Humanitarian and other sources confirmed that Zimbabwe police continued on Tuesday to evict residents from the Porta Farm squatter settlement outside the capital, Harare. Sources said police used force, beating residents and burning their belongings, including blankets given to them by relief organizations.
The continuing demolition of the few structures remaining at Porta Farm and the forced resettlements took place despite the issuance of a United Nations report Friday condemning such practices and urging that they cease immediately.
Reporter Carole Gombakomba of VOA’s Studio 7 for Zimbabwe spoke with attorney Otto Saki of the Zimbabwe Lawyers for Human Rights, who was at the Porta Farm settlement Tuesday afternoon and witnessed conditions there.
In the region around Zimbabwe’s second-largest city of Bulawayo, meanwhile, a 40 year old man was reported to have died of exposure in Tsholotsho, a town to the northwest of the city. He was among about 100 people left off by authorities recently at the Tsholotsho district administrator’s office where they set up camp for lack of anywhere else to go. Humanitarian sources said the group had been forced to leave churches in Bulawayo where they had found shelter following the demolition of their homes in the two months since the “clean-up” drive began.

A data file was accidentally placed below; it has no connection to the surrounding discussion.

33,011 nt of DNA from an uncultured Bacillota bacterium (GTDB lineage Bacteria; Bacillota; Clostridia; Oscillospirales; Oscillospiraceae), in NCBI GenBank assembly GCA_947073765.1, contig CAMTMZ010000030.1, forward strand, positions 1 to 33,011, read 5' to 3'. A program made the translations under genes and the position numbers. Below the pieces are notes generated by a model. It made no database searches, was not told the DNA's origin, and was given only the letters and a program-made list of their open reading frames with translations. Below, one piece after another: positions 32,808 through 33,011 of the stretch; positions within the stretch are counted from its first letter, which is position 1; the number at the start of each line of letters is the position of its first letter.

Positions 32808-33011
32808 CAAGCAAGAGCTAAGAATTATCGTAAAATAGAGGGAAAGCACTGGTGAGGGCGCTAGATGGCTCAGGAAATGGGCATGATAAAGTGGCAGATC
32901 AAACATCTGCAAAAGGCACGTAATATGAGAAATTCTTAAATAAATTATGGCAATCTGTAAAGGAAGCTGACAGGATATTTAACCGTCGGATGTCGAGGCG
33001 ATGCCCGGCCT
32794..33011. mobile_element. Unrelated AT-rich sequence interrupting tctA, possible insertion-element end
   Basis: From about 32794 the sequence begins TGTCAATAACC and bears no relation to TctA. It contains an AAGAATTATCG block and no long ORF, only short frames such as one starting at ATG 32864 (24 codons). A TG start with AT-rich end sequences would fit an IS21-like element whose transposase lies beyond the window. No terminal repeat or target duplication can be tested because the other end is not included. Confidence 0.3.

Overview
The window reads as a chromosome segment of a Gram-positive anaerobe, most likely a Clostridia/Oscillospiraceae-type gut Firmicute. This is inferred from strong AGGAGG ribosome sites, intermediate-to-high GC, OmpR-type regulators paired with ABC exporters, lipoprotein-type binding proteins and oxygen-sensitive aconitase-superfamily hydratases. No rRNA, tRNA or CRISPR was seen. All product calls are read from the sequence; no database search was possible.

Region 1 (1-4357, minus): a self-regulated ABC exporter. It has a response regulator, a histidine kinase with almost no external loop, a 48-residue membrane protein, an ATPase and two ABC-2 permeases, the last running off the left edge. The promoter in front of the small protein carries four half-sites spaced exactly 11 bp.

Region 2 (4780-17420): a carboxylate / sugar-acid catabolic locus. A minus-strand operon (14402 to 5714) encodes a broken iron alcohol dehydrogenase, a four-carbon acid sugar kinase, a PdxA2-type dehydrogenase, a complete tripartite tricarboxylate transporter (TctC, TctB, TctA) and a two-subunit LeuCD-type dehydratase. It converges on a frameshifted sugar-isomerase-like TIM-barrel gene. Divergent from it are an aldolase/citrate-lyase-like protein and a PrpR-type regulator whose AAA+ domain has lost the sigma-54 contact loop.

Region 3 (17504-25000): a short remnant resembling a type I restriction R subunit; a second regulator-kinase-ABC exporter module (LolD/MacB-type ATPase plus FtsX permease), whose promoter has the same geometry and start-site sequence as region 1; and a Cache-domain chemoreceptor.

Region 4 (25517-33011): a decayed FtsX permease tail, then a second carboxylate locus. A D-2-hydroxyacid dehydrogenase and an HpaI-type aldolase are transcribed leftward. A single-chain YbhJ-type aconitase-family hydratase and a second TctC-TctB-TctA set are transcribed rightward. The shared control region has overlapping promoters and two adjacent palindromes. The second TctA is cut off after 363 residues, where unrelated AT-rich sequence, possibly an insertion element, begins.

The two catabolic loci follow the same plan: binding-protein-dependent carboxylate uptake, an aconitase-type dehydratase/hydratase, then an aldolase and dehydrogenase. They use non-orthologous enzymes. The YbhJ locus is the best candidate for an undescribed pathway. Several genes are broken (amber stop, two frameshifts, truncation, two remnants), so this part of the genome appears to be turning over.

Reporter Netsai Mlilo of VOA’s Studio 7 for Zimbabwe filed a report on the plight of the families, who share the fate of those who have been forcibly removed from the Helensvale Farm transit camp following the release of a U.N. report that condemned Harare’s Operation Murambatsvina, or “Drive Out Rubbish.”
With the focus of the international community turning to humanitarian assistance to victims of the two-month demolition spree, Harare is maintaining its refusal to formally request multilateral food assistance. The state-run Herald newspaper quoted Social Welfare Secretary Lancaster Museka as reiterating this.
The World Food Program has concluded that some 4 million people in Zimbabwe need food assistance – a number which has been increased by the displacement and interruption of livelihoods of hundreds of thousands of people throughout the country. But donors are reluctant to fund food aid without a formal request.
Spokesman Robert Michel of World Vision, a major U.S.-based aid organization, was not yet delivering food on a massive scale as needed. He added that experts question whether the 1.2 million metric tonnes of grain Zimbabwe needs can be delivered to all of the nation’s hungry much before March or April 2006.
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